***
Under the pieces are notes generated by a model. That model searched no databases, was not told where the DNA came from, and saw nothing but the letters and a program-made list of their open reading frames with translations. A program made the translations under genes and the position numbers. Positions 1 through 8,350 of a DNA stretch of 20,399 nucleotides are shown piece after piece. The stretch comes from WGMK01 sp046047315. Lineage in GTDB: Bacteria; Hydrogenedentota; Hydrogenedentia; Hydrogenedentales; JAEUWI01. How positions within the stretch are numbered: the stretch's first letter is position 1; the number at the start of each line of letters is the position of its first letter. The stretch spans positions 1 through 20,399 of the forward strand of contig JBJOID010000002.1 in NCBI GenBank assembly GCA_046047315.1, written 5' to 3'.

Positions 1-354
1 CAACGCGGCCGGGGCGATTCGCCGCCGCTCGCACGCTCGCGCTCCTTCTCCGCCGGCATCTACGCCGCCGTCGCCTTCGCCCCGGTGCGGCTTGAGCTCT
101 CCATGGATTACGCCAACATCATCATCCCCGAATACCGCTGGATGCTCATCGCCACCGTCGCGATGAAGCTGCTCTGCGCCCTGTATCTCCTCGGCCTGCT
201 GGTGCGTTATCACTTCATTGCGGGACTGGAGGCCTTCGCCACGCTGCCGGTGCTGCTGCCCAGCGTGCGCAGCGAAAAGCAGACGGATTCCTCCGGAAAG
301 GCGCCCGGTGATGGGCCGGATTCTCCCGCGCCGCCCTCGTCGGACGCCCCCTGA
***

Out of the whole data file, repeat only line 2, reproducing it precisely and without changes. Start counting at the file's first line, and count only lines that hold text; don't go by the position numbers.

Positions 1-354